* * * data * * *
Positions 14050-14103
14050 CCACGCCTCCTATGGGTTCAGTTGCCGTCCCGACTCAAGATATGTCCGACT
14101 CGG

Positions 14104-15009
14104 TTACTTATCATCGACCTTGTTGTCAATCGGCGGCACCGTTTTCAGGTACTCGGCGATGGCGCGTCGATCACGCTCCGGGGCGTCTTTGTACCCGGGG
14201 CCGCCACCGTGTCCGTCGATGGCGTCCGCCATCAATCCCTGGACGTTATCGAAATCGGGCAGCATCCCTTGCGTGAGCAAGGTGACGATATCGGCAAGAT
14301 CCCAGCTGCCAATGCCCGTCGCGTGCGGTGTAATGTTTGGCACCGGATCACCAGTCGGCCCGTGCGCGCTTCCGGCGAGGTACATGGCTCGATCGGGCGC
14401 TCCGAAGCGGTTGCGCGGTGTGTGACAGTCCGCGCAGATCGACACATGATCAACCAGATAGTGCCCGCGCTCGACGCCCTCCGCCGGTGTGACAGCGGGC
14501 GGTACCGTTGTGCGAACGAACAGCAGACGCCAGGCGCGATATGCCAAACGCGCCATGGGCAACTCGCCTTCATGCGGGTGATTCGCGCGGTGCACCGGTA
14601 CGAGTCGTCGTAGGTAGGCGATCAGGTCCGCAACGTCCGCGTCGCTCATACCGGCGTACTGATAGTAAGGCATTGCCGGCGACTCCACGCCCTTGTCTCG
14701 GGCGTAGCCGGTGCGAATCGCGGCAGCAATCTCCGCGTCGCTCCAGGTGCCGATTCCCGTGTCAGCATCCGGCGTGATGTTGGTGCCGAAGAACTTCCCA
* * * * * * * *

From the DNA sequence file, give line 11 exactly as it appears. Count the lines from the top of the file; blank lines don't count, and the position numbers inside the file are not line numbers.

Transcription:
14701 GGCGTAGCCGGTGCGAATCGCGGCAGCAATCTCCGCGTCGCTCCAGGTGCCGATTCCCGTGTCAGCATCCGGCGTGATGTTGGTGCCGAAGAACTTCCCA